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Old 01-22-2013
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Use a metal swing keel for lightning sink

I actually have a Lightning and wonder if i can wire the aluminum mast to the swing keel for lightning protection?
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Old 01-22-2013
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Re: Use a metal swing keel for lightning sink

You are better off putting a bronze plate or dynaplate I think. Read this thread. Mainesail has one type of setup. I have a Newmar ground shoe

lightning advice
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Old 01-22-2013
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Re: Use a metal swing keel for lightning sink

There's been recent suggestions from research that the 'sink/ground' for lightning shouldn't be deep 'underwater' but rather at the water surface. Some are advocating 'waterline' dissipators and electrodes: Marine Lightning Protection Inc.

Noone really knows, Ive been 'hit' three times on different boats ... it all remains a 'crap shoot'.
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Old 01-22-2013
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Re: Use a metal swing keel for lightning sink

Quote:
Originally Posted by RichH View Post
Noone really knows, Ive been 'hit' three times on different boats ... it all remains a 'crap shoot'.
I think emphasis on Crap.... because I know something like that would scare it out of me.
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Old 01-22-2013
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Re: Use a metal swing keel for lightning sink

Dynaplates and "Grounding shoes" WILL NOT WORK AS LIGHTNING GROUNDS.

The reason, Remember basic Electricity and Magnetism in physics? The electric field within a closed conductor is zero. This means that at high values of E field (Lightning), the field simply bridges the pores of the plate giving only the external area to dissipate the current.
At low values of E (low current typical of radios etc), the field does NOT bridge the pores so it acts as if it has a huge surface area.

For a lightning dissipating ground, you really do want a large external area and as much "external" edge as possible. The field is highest at the edge and that is where the current will go.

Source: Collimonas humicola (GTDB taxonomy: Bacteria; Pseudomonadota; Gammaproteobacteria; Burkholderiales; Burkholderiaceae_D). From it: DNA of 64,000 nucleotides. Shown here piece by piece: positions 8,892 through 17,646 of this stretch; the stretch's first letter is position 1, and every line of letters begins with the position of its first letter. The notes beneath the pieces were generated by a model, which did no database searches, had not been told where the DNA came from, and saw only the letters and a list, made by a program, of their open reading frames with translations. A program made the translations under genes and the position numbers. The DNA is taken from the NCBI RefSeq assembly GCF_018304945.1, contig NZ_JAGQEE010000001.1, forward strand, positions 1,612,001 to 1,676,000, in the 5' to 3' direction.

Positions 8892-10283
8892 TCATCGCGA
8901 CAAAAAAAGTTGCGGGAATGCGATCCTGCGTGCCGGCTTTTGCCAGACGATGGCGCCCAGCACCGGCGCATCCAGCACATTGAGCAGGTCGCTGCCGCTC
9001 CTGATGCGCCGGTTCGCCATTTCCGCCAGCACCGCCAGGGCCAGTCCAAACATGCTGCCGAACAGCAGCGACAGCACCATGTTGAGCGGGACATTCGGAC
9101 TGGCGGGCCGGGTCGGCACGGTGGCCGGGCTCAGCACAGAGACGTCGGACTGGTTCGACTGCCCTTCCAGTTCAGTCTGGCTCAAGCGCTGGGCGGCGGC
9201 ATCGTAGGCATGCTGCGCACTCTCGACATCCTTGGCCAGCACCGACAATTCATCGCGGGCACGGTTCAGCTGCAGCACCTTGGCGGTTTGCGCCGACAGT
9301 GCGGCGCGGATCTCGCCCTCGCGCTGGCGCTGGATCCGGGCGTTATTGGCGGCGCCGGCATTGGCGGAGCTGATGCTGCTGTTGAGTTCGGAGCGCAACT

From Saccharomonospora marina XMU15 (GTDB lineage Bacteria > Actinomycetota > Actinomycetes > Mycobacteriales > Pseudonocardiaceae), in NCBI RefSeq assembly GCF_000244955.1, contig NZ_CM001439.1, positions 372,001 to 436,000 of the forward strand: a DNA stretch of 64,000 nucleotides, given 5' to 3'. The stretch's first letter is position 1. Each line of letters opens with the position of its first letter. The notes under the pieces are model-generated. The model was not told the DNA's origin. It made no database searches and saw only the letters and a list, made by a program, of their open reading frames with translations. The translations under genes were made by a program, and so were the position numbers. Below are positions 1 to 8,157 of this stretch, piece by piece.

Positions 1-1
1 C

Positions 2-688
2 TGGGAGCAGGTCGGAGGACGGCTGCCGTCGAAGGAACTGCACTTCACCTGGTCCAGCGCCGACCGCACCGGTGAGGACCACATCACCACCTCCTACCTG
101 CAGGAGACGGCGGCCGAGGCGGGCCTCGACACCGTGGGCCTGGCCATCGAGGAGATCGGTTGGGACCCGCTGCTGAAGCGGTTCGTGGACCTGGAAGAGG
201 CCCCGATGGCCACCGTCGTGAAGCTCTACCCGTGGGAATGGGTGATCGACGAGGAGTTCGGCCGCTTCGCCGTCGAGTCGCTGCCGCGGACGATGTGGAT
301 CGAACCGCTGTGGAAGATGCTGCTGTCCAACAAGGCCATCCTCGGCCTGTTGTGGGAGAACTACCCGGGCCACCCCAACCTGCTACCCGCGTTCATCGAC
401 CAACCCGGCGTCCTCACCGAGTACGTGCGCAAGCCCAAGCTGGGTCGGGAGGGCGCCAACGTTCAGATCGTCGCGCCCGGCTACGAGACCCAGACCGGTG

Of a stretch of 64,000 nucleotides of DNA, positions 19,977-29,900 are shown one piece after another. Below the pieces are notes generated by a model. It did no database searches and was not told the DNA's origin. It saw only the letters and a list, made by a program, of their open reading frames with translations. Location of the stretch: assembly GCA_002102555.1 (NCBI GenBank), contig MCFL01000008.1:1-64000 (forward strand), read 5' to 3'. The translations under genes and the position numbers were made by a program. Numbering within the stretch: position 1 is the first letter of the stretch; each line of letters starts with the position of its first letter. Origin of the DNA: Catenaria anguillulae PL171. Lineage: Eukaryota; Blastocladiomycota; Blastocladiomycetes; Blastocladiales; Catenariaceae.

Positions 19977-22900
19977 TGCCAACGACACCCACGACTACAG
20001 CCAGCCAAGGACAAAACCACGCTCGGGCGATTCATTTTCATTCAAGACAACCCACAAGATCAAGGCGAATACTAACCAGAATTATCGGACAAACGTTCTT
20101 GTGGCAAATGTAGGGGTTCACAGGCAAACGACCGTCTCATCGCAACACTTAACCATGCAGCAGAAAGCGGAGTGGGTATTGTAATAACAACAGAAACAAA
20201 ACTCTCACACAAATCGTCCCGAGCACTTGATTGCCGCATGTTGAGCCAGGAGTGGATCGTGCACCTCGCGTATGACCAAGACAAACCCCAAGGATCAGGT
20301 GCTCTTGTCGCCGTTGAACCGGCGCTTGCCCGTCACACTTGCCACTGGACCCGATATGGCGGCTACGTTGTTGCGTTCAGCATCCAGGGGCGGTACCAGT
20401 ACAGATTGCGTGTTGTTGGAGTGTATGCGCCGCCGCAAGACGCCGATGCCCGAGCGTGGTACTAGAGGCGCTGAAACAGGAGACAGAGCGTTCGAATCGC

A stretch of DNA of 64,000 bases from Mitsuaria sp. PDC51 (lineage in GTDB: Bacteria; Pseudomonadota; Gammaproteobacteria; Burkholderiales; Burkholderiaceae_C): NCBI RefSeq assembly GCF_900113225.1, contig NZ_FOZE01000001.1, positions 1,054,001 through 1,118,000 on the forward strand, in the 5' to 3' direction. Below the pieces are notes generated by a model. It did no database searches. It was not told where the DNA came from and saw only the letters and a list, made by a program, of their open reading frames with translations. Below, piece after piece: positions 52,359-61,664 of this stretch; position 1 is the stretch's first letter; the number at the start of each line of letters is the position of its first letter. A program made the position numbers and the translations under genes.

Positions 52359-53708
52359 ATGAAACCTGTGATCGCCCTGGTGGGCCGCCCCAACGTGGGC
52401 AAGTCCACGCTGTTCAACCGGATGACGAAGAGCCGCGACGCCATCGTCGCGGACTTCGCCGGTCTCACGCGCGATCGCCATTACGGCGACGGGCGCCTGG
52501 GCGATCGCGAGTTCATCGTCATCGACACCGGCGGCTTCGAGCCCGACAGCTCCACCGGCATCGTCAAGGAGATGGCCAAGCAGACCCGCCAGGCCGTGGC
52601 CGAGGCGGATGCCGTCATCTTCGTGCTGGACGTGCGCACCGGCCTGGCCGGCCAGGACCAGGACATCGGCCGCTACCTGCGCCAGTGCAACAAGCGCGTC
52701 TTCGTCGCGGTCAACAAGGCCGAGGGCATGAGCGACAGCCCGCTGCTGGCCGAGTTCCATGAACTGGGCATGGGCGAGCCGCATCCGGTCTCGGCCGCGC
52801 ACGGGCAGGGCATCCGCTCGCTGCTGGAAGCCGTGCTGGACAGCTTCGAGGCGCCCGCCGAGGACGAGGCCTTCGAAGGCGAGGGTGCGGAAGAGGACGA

Yesterday, somebody posted a pic of what I think is a good lightning ground, it was a narrow long strip on their outside hull. However, it looked as if it was painted. Be careful, some anti-fouling paints do not conduct and you want it to readily conduct

So, as long as you keep your metal centerboard painted with CONDUCTING paint, it'll work cuz it has lots of surface area. I'd worry about using the CB pin as your contact though.

The reason for wanting your lightning ground close to the surface is for two reasons and I am not sure they make sense :

1. Analogy to the E field within a conductor (Yeah seawater is a good conductor for most low frequencies) says the field there should be zero so it seems like no current would flow. Not true, remember that in a VAn de Graff generator the charge is brought to the INSIDE of the big hollow HV terminal and then it simply goes to the surface. I do not think this reason makes sense.

2. High frequency "skin effect" whereby high freq components of the lightning pulse travel best on the surfaces of conductors. Maybe, maybe, maybe.

My lightning ground on my sailboat (up till now) was a 2' X 2' copper sheet (flashing) with a copper bolt/clamp/soldered to a tinned #00 insulated Ancor cable 15' long with a good welders clamp to attach as high as I can on the mast to avoid bends of the wire. During a storm, the plate gets dropped overboard and the clamp goes on the mast. A Nylon rope keeps the plate from being dragged backwards to ward the prop and I maintain only steerage speed. Yes, I am paranoid of lightning.